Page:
In order to test the effect on satiety of a formulation comprising plant extracts that naturally containing 5-hydroxytryptophan, Rondanelli, Klersy, Iadarola, Monteferrario and Opizzi,( 2009), conducted a study in which they delivered a sublingual spray (5HTP-Nat Exts), administered five times a day for 2 months. This study looked at bioavailability of 5-hydroxytryptophan following sublingual delivery over 8 weeks, by comparing 24-h urinary excretion of 5-hydroxy-3-indoleacetic acid (5-HIAA), determined at baseline and after 2 months. Additional secondary end points of the study were to compare body composition, depressive symptoms, severity of binge eating and quality of life. This study also looked at whether a single dose of 5HTP-Nat Exts in fasting state has an effect on amino-acid profile and on appetite ratings and whether 5HTP-Nat Exts administered before a fixed test meal has any effect on satiety. The results showed that the group using the 5HTP-Nat Exts experienced a significantly greater increase in their sensation of satiety over an 8-week timeframe and in fasting state following administration of 5HTP-Nat Exts than the placebo group did. All the amino acids assessed after a single administration of 5HTP-Nat Exts were found to be similar. Variations were found for the mean change in body mass index, skinfold thicknesses and hip circumference. All these findings advocate that 5HTP-Nat Exts may be safely used to treat the problem of appetite control in overweight women throughout a weight loss program (Rondanelli, Klersy, Iadarola, Monteferrario and Opizzi, 2009).

The role of dietary protein in weight loss and weight maintenance includes influences on crucial targets for body weight regulation, namely satiety, thermogenesis, energy efficiency, and body composition. Protein-induced satiety may be mainly due to oxidation of amino acids that are fed in excess. Protein-induced energy expenditure may be due to protein and urea synthesis and to gluconeogenesis which is when complete proteins having all essential amino acids show larger increases in energy expenditure than do lower-quality proteins. During weight loss, nitrogen intake positively affects calcium balance and consequent preservation of bone mineral content. Sulphur-containing amino acids cause a blood pressure which raises the effect by loss of nephron mass. In a study done by Westerterp-Plantenga, Nieuwenhuizen, Tome, Soenen and Westerterp, (2009), subjects with obesity, metabolic syndrome, and type-2 diabetes were found to be particularly susceptible. Their research showed how sustaining absolute protein intake affects metabolic targets for weight loss and weight maintenance during negative energy balance, such as sustaining satiety and energy expenditure and sparing fat-free mass, resulting in energy inefficiency. However, the long-term relationship between net protein synthesis and sparing fat-free mass remains to be explained.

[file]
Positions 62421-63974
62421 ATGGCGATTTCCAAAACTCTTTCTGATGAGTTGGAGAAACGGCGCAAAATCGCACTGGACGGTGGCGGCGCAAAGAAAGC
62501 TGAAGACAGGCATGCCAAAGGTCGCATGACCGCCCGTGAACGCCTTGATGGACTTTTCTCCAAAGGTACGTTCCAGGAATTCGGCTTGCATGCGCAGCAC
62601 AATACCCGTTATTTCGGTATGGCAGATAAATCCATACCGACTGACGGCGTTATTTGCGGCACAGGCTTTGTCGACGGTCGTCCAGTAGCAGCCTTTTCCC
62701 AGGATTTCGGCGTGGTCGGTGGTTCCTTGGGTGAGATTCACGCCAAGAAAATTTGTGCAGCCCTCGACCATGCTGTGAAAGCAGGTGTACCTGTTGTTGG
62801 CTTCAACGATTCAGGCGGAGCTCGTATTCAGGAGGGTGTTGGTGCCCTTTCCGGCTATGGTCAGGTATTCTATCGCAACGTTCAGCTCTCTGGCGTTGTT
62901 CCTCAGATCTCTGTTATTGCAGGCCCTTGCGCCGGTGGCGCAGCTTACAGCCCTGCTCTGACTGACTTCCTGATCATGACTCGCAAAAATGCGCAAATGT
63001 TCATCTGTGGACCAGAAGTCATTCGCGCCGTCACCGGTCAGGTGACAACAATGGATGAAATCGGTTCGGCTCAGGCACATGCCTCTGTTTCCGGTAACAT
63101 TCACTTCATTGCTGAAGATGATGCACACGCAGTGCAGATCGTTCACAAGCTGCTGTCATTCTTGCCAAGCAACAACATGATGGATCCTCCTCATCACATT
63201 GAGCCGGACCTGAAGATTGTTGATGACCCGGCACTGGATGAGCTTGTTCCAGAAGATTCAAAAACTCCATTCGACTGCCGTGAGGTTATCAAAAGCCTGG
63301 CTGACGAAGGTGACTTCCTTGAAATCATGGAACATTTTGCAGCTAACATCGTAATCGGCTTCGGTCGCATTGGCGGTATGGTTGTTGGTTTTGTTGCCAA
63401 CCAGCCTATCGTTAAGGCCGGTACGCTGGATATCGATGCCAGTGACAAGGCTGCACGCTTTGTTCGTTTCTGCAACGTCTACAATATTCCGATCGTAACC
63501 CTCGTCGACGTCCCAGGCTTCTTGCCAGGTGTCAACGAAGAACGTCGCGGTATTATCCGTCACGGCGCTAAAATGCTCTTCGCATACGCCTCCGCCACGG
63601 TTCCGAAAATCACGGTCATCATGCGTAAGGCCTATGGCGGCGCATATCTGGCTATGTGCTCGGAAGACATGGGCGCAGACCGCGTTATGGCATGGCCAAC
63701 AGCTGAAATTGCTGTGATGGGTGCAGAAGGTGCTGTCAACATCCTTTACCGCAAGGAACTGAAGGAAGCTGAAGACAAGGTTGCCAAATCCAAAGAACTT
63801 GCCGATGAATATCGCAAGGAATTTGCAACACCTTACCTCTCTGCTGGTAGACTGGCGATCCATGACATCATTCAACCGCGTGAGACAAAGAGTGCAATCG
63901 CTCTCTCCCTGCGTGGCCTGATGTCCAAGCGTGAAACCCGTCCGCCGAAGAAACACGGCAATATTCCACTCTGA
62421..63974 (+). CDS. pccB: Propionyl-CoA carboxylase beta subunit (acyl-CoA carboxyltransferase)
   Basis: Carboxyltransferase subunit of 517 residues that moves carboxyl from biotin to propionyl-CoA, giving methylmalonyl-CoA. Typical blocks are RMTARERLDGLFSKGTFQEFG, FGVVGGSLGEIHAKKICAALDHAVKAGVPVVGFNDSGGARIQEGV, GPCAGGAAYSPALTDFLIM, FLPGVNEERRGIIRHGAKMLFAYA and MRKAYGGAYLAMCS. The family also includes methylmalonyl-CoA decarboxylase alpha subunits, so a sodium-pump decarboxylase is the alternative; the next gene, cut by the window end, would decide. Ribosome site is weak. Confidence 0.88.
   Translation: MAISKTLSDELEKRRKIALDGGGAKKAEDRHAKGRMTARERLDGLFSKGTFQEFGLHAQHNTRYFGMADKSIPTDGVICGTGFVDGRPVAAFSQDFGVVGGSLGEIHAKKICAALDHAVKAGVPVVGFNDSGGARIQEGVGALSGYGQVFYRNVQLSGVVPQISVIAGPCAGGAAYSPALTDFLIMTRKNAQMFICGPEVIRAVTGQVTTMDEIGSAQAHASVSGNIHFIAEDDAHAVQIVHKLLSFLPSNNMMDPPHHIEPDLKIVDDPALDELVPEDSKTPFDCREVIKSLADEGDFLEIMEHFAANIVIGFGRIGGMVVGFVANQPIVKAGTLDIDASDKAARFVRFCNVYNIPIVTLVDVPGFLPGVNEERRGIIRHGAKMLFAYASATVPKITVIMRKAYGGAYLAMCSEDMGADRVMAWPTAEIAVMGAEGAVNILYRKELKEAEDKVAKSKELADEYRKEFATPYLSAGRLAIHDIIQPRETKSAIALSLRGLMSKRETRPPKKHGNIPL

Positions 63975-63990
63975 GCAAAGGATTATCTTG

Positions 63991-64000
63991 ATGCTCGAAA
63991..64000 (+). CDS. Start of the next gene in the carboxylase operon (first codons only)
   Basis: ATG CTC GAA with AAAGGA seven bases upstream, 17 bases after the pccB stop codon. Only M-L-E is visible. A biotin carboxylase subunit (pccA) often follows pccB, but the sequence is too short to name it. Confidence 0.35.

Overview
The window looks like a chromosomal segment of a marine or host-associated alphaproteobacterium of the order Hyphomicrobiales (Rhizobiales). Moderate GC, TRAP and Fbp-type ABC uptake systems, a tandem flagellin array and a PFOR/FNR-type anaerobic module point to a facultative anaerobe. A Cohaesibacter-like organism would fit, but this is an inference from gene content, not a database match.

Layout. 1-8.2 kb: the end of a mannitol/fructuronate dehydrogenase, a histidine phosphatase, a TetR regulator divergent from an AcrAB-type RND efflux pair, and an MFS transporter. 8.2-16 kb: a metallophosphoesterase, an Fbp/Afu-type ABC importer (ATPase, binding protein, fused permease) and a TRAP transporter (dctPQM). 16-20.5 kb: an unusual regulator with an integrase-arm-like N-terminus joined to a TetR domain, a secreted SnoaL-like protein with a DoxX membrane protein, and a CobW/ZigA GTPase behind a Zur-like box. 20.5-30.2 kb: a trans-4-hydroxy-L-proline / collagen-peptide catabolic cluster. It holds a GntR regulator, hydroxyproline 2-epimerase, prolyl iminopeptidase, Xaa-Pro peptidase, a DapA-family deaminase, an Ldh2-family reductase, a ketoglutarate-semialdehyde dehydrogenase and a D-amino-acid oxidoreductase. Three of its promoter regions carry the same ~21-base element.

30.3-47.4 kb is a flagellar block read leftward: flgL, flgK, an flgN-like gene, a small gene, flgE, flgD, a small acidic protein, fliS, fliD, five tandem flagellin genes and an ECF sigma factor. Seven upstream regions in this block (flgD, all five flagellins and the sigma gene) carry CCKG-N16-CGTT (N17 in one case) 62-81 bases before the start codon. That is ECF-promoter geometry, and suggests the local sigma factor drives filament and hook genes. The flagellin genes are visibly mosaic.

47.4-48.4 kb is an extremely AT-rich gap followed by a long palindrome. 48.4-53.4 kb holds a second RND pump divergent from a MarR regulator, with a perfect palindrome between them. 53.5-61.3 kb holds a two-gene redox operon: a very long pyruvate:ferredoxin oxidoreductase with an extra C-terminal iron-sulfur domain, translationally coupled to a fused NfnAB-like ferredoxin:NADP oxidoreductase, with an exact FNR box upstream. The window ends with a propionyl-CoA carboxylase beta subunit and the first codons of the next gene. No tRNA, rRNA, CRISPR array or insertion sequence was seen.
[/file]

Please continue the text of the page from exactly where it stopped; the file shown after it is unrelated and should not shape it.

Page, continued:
Gordon-Elliott, Janna S. And Margolese, Howard C. (2006). Weight loss during prolonged branched-chain amino acid treatment for tardive dyskinesia in a patient with schizophrenia. Australian & New Zealand Journal of Psychiatry. 40(2), p195-195.

Group, Edward F. (2009). Amino Acid Weight Loss. Retrieved March 12, 2010, from Weight

Loss & Obesity Web site:

Heraief, Eric, Burckhardt, Peter, Wurtman, Judith J. And Wurtman, Richard J. (1985).

Tryptophan Administration may Enhance Weight Loss by Some Moderately Obese

Patients on a Protein-Sparing Modified Fast (PSMF) Diet. International Journal of Eating Disorders. 4(3), p281-292.

Koren, Mikhail S., Purnell, Jonathan Q., Breen, Patricia a., Matthys, Colleen C., Callahan, Holly

S., Meeuws, Kaatje E., Burden, Verna R. And Weigle, David S. (2007). Changes in Plasma Amino Acid Levels Do Not Predict Satiety and Weight Loss on Diets with Modified Macronutrient Composition. Annals of Nutrition & Metabolism. 51(2), p182-

Layman, Donald K. And Baum, Jamie I. (2004). Dietary Protein Impact on Glycemic Control

during Weight Loss. Journal of Nutrition. 134(4), p967S-973S.

McVeigh, Gloria. (2005, December).More Protein= More Weight Loss. Prevention. 53(6), 45.

Rondanelli, M., Klersy, C., Iadarola, P., Monteferrario, F. And Opizzi, a. (2009). Satiety and amino-acid profile in overweight women after a new treatment using a natural plant extract sublingual spray formulation. International Journal of Obesity. 33(10), p1174-

Taylor, Deborah Seymour. (1989, May). Amino acids aid in weight control. Better Nutrition.

86(6), 585.

Westerterp-Plantenga, M.S., Nieuwenhuizen, a., Tome, D. Soenen, S. And Westerterp, K.R.

(2009). Dietary Protein, Weight Loss, and Weight Maintenance.…[continue]